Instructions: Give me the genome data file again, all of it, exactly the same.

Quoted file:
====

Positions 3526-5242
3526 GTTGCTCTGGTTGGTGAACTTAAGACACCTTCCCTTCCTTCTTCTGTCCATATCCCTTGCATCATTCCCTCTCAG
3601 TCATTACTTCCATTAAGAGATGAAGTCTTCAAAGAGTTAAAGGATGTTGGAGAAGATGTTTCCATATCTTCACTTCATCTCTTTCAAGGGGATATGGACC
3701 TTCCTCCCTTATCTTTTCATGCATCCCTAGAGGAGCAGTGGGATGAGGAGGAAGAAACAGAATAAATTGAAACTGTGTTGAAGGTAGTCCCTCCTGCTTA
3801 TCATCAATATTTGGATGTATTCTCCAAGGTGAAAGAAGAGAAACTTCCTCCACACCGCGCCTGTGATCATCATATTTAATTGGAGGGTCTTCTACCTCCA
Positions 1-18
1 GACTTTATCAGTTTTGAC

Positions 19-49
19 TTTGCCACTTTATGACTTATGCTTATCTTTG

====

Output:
Positions 3526-5242
3526 GTTGCTCTGGTTGGTGAACTTAAGACACCTTCCCTTCCTTCTTCTGTCCATATCCCTTGCATCATTCCCTCTCAG
3601 TCATTACTTCCATTAAGAGATGAAGTCTTCAAAGAGTTAAAGGATGTTGGAGAAGATGTTTCCATATCTTCACTTCATCTCTTTCAAGGGGATATGGACC
3701 TTCCTCCCTTATCTTTTCATGCATCCCTAGAGGAGCAGTGGGATGAGGAGGAAGAAACAGAATAAATTGAAACTGTGTTGAAGGTAGTCCCTCCTGCTTA
3801 TCATCAATATTTGGATGTATTCTCCAAGGTGAAAGAAGAGAAACTTCCTCCACACCGCGCCTGTGATCATCATATTTAATTGGAGGGTCTTCTACCTCCA
Positions 1-18
1 GACTTTATCAGTTTTGAC

Positions 19-49
19 TTTGCCACTTTATGACTTATGCTTATCTTTG